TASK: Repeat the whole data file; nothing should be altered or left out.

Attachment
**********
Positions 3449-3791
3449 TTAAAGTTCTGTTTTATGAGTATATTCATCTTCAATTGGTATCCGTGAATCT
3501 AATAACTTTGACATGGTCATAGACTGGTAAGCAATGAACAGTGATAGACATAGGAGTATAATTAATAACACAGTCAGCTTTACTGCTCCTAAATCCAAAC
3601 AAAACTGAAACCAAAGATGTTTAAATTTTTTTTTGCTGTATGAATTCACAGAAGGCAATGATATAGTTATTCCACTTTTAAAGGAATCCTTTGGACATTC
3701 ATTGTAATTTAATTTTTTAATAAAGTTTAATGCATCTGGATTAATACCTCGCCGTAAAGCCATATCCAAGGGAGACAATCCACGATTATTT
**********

Positions 3449-3791
3449 TTAAAGTTCTGTTTTATGAGTATATTCATCTTCAATTGGTATCCGTGAATCT
3501 AATAACTTTGACATGGTCATAGACTGGTAAGCAATGAACAGTGATAGACATAGGAGTATAATTAATAACACAGTCAGCTTTACTGCTCCTAAATCCAAAC
3601 AAAACTGAAACCAAAGATGTTTAAATTTTTTTTTGCTGTATGAATTCACAGAAGGCAATGATATAGTTATTCCACTTTTAAAGGAATCCTTTGGACATTC
3701 ATTGTAATTTAATTTTTTAATAAAGTTTAATGCATCTGGATTAATACCTCGCCGTAAAGCCATATCCAAGGGAGACAATCCACGATTATTT